We hope to visit the schools this year to get an idea whether it is all worth the hassle. Good luck with weighing up your options.

CarlingBlackMabel Mon 18-Feb-13 00:48:14

I don't think a child will ever be singled out for coming from a primary school in another borough! They are all mixed up in 'big school' - no-one cares what primary they came from! And a bully can crop up anywhere.

If you feel strongly that a certain school suits your child, then I would move. 7 years of their education is important! But move properly and live there, don't rent just to get a place.

racingheart Mon 18-Feb-13 09:02:16

We moved, mainly for schools, at primary and have no regrets. The school our DC went to for primary isn't perfect but it's far better than the ones on offer nearby where we used to live and it has been an idyllic life for them.

If you can see something better, why not go for it?

Wintermelonsoup Mon 18-Feb-13 09:48:03

Where we live just a short walk to town centre and good bus services also we got a few friends nearby which friendship that took a long time to build for us adults. Although only just the next borough but still it is not quite the same as walking distance to everywhere. If we do move we will have to rely on cars and buses a lot more however it would be just a short walk to that secondary school. Also the houses in the new area will be a lot more expensive because of the good schools. Tough!!!

givemeaclue Mon 18-Feb-13 12:50:21

Yes, I have. For primary school. Glad I did

SoldeInvierno Mon 18-Feb-13 18:36:24

We did and it didn't work out. We got into the primary school that we wanted and 2 years later the Head left and the school went downhill. We've ended up paying for private school.

Erebus Mon 18-Feb-13 19:39:34

I wouldn't move for primary but we did for secondary.

We were renting thus had the choice that that brings. We were very lucky with teh DS's infant/junior combo- we had to find a place for DS1, (4, then), 6 weeks before starting school (shock) having arrived from abroad, and we landed on our feet. Our renter was in the catchment of the 'best performing' primary in the area but it was full and we really disliked the Head when we had a last minute, waiting list interview. Arrogant twat. The next nearest school was a 'gamble', sight unseen etc but we were very lucky- it was a great school, BUT it fed into a secondary we weren't that happy about. It would have been OK for DS1 who is relatively clever, but DS2 would've ended up in the less-able/disruptive classes (imho a feature of 'average' comps where the lower sets are full of the less able and the less-arsed, determined to destroy the educational chances of the committed, well-behaved, quiet but less-able)- So, for DS1's Y6 (and DS2's Y4) we moved into the catchment of the best academically performing comp we could find (only a 4 mile move), our reasoning being that the school in question produces 92% A-C GCSE inc Eng + Maths so we hope that stat will encompass DS2!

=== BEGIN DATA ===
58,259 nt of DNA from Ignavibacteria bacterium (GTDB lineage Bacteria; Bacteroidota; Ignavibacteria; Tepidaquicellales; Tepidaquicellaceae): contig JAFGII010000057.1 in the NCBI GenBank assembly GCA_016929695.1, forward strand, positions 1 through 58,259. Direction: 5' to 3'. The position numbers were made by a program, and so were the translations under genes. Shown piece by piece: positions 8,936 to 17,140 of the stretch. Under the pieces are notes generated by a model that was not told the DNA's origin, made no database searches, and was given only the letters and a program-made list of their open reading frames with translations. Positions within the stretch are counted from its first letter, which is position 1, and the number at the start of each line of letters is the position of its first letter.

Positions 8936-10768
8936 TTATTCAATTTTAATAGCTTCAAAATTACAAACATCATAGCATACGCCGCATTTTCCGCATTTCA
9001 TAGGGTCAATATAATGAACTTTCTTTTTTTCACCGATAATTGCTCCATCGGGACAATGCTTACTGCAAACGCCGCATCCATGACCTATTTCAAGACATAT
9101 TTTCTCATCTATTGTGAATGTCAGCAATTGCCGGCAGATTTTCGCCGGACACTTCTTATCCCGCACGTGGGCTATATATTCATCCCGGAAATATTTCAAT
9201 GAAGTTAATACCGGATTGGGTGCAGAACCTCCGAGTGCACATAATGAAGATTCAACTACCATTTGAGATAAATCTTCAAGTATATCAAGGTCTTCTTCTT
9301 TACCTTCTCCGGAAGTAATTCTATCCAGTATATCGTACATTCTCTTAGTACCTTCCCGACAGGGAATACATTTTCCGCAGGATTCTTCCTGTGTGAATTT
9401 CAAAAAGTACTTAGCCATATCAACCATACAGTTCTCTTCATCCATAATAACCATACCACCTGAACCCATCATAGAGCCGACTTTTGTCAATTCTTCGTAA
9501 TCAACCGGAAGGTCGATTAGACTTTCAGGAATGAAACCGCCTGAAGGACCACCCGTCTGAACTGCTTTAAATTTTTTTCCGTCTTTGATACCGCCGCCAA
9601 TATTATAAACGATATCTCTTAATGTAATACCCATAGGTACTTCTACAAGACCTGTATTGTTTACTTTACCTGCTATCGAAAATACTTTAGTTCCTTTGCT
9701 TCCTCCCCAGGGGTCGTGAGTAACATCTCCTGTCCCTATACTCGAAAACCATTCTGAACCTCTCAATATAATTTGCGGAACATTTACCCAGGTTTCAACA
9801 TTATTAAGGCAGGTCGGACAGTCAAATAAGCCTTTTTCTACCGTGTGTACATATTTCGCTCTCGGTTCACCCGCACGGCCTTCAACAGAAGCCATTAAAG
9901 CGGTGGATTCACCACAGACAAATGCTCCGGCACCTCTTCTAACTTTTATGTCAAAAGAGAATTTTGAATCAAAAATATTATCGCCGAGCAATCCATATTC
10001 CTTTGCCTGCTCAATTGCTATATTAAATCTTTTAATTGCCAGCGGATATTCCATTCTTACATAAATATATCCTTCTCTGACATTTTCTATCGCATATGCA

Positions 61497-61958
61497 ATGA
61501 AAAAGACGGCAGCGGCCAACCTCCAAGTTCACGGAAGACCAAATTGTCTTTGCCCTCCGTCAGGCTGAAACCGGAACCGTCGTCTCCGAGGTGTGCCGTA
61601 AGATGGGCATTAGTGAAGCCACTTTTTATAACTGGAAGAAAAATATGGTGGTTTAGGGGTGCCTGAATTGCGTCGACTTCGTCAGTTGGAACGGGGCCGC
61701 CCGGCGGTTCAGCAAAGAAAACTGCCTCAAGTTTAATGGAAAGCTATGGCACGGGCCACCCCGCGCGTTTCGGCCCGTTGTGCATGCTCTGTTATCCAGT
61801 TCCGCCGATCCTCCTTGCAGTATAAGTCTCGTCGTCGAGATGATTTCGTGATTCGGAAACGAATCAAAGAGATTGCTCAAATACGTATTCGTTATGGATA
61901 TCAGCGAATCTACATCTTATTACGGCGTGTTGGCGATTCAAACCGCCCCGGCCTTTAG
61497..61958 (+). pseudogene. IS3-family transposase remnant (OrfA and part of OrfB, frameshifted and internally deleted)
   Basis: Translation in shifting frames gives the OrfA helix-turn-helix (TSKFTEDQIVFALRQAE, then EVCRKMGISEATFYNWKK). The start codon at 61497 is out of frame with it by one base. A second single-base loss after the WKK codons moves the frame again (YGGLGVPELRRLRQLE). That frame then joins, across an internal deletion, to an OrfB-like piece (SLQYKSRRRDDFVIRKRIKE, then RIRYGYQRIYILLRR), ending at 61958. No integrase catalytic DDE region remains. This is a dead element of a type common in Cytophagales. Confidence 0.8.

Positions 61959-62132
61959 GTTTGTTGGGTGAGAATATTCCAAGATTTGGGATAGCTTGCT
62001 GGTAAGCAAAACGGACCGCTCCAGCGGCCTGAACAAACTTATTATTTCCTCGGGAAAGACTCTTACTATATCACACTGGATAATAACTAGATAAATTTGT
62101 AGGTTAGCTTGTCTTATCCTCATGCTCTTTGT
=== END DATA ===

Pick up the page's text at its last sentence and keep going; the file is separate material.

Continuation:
We paid £50,000 over the odds for the house BUT we feel it was a good investment (versus how many thousand in private fees!).

We initially (legally!) rented in catchment in order to buy time to choose the house we liked, which we're now in.

So yes, I'd move for a school catchment.

Schmedz Mon 18-Feb-13 19:59:47

Sadly we can't afford any houses in areas near the 'good' comprehensives (that would be practical with work!) and it actually works out cheaper to pay private school fees than the premium price on a well located house, not to mention that if it is oversubscribed you have no guarantee of a place. But that is London.